Lastly, bring along a pair of sturdy gloves and safety goggles. Batteries can be dangerous, (as we'll see in the next pages) and protecting your hands and eyes is a good idea. Also, if you have a Styrofoam cooler, take the top along to serve as a safe and handy tray for your tools and don't forget to bring along a few rags.

Got everything together? Good. It's time to go outside again.

Using baking soda and water helps clean sulfate deposits from your terminal cable clamps and posts.

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Preparing Your Car for a Battery Change

First and foremost in preparing your car for a battery change is ensuring that the battery isn't receiving any power from your engine. You may have found that your battery needs replacing after it failed to turn over, so your keys may still be in the ignition. If so, remove them. Without the keys, your car's electrical system shouldn't be active, which will reduce the chance of a spark or shock while you're changing your battery.

If you've already brushed on the baking soda and water solution to the terminals, you're ahead of the game. If not, go ahead and clean the terminals as fully as possible. Removing the sulfate deposits should make it easier to unscrew the nuts from the bolts on the cable ends and from the posts. Gently knock the posts and cables with your hammer to break up the deposit. Then brush on the baking soda solution and finally wipe it away with a rag.

Once the battery is cleaned, inspect it for cracks where acid might escape when you remove it. Make a mental note of these places so you can avoid placing your hands near them during removal. You might also want to place duct tape over any cracked areas to provide a layer of protection -- albeit a minimal one.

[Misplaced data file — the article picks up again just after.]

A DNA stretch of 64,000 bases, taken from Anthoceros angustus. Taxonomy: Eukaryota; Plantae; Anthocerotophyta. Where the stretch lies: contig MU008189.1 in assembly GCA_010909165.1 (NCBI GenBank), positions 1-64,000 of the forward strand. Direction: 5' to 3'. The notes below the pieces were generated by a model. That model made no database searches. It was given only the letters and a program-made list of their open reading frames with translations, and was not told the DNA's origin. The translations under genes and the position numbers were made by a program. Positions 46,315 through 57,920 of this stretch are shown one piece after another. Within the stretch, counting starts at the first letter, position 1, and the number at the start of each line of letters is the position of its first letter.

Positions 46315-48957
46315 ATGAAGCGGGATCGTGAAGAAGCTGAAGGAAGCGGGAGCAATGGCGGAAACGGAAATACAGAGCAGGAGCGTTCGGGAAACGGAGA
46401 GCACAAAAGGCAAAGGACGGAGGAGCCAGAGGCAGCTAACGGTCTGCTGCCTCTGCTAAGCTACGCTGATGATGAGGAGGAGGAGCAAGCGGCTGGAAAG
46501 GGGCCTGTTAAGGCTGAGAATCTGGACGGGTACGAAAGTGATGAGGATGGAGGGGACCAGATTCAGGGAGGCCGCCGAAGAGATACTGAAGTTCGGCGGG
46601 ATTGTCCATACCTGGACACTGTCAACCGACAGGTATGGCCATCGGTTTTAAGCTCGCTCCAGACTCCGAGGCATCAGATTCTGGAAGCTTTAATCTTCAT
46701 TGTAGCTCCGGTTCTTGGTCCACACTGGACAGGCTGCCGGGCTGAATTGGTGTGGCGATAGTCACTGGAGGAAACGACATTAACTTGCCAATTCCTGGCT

Lay your tools out on the ground. If you have a cooler top, you can lay it on top of your car's engine, but only if your car is completely cool. Otherwise, the Styrofoam may melt. Using Styrofoam as a tool tray will help prevent any accidental electrical charges that can be generated if your metal tools touch your car's metal surfaces while you work on the battery.

Your battery is cleaned, you've searched for cracks and your tools are laid out. It's time to remove your old battery.

Treat your battery as a dangerous and toxic object that requires respect and caution and you shouldn't have any trouble changing it.

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Removing Old Car Batteries

Finally, we get to the good part: removing the old battery. Remember that this is the most dangerous stage in the replacement process. Cracks and corrosion in the old battery can allow acid to leak out onto your skin, which can be unpleasant to say the least. While the car's ignition is off, the battery can still produce an electrical charge (and even an explosion) while the terminals are connected. In other words, be very careful while removing the battery.

To start, loosen the nut from the bolt that holds the terminal cable to the negative post on the battery. Use your wrench or pliers to turn the nut in a counterclockwise direction. Hold the bolt head in place using another pair of pliers or wrench. Once loose, carefully slide the end clamp from the post. When you do, be sure you have already placed your tools on the ground or on your Styrofoam tray to prevent sparking an electrical charge.

Once the cable connected to the negative terminal post has been safely removed, follow the same steps for the positive terminal.

Now that both terminals are loose, it's time to unfasten any plate that holds the battery in its seat. Most likely, you'll encounter the same sized nut as the ones found on the terminal cable clamp or a wing nut you can unscrew by hand. Once it's loose, you can now safely remove the battery. Remember, it can be heavy, and you'll likely be hunched over it; be sure to lift with your knees. Lift it straight up -- most batteries come with a handle attached for easy carrying -- and then out and onto the ground. If the handle has corroded, carefully lift the battery by its sides. Be careful not to allow any acid to spill out.